Let us say it here: Nelson is a partisan hack who doesn’t care one iota about the right to vote. Nelson only cares about Democrats winning elections by any means necessary. (more…)
The US Department of Justice has filed a lawsuit against the City of Jacksonville for discrimination against minority firefighters.
Firefighters seeking to be promoted within the Jacksonville (Florida) Fire Department must take a test. The test is one part of the process to be promoted. Statistically, African Americans are not passing the test as often as others. In addition, when they do pass the test, their scores are generally lower than other racial groups. The only “conclusion” one can reach is there must be discrimination within the test and the Jacksonville Fire Department – at least according to the DOJ.
This is the ol’ “disparate impact” theory which we have covered before. When Obama took office and appointed Eric Holder to the Attorney General spot, Holder said he would focus on cases of “disparate impact” rather than cases of actual discrimination.
As part of this shift, the Obama administration is planning a major revival of high-impact civil rights enforcement against policies, in areas ranging from housing to hiring, where statistics show that minorities fare disproportionately poorly. President George W. Bush’s appointees had discouraged such tactics, preferring to focus on individual cases in which there is evidence of intentional discrimination.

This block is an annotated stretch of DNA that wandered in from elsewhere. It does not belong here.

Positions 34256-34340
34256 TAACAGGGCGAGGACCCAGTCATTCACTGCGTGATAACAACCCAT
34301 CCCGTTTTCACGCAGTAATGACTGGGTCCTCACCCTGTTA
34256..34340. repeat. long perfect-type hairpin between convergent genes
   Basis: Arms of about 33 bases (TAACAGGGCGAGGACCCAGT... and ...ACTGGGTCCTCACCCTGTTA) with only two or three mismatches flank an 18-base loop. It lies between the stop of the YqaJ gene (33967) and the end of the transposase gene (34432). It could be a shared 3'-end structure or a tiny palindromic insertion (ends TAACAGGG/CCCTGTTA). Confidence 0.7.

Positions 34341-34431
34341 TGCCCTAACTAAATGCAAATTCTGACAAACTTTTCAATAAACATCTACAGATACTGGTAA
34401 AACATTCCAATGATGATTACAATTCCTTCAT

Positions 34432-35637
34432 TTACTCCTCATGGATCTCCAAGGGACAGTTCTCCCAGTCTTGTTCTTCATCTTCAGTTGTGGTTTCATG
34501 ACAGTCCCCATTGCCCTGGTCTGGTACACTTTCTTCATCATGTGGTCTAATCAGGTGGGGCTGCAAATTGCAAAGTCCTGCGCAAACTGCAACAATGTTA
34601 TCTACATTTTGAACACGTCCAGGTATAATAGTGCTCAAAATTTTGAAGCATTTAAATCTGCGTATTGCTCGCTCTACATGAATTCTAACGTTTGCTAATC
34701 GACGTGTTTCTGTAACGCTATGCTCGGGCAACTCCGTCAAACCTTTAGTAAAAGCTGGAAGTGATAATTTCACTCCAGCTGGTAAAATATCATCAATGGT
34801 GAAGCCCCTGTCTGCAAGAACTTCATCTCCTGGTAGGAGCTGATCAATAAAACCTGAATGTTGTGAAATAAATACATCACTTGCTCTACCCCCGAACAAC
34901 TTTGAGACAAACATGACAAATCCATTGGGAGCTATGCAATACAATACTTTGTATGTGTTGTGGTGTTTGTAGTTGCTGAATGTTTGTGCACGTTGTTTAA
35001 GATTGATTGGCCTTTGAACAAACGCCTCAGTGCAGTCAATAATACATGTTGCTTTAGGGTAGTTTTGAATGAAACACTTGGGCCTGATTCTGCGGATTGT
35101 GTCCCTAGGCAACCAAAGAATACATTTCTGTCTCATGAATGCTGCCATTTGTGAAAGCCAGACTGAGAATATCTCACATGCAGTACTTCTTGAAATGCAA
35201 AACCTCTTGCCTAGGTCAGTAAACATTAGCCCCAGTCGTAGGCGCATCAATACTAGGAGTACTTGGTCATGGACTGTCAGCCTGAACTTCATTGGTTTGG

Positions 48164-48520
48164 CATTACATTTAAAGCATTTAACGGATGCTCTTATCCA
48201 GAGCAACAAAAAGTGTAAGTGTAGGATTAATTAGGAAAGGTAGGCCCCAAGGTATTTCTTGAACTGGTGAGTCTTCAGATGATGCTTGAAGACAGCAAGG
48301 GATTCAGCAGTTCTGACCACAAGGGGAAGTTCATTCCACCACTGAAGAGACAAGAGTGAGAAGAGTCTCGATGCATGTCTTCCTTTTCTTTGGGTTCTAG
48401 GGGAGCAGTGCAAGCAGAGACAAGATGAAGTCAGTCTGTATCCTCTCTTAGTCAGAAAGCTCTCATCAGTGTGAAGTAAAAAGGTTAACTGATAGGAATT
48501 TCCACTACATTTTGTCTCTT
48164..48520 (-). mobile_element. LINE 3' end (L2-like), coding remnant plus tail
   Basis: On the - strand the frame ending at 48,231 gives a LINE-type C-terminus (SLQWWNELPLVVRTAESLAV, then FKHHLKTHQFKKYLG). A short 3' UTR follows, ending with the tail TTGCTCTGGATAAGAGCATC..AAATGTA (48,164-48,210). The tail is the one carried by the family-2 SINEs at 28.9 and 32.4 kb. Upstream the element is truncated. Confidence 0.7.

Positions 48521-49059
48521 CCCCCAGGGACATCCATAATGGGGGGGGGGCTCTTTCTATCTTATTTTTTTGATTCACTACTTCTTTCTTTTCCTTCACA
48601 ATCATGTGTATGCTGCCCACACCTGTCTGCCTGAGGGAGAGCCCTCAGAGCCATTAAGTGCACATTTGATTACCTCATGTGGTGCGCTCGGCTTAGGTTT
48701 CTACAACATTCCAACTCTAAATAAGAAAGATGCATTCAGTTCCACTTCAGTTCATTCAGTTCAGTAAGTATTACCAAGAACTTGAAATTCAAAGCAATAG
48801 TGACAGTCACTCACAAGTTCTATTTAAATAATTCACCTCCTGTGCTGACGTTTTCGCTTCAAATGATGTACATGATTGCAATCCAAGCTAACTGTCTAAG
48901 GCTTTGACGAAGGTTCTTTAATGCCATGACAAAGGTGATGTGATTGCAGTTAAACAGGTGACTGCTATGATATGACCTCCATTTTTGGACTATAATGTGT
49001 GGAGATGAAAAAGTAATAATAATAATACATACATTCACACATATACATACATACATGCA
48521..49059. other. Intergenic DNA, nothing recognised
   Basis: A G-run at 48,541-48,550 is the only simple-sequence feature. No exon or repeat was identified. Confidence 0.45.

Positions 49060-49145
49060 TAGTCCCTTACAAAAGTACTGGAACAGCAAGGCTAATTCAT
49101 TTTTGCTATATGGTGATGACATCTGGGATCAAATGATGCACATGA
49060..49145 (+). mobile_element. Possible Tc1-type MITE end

The problems with the DOJ’s claims in the Jacksonville case are many. First, unless the tests are asking “what is the secret handshake at meetings of the KKK?” it is difficult to see how a test can be discriminatory. If the test asks questions on procedures, regulations, safety, fire types, etc., we cannot see how the test itself is discriminatory. Answers are either right or wrong. In the case of a fire department, what happens when you have people in positions of authority who get questions dealing with the public safety wrong? Is the public better served by promoting people who can’t pass a test on subject matter pertaining to their job? (more…)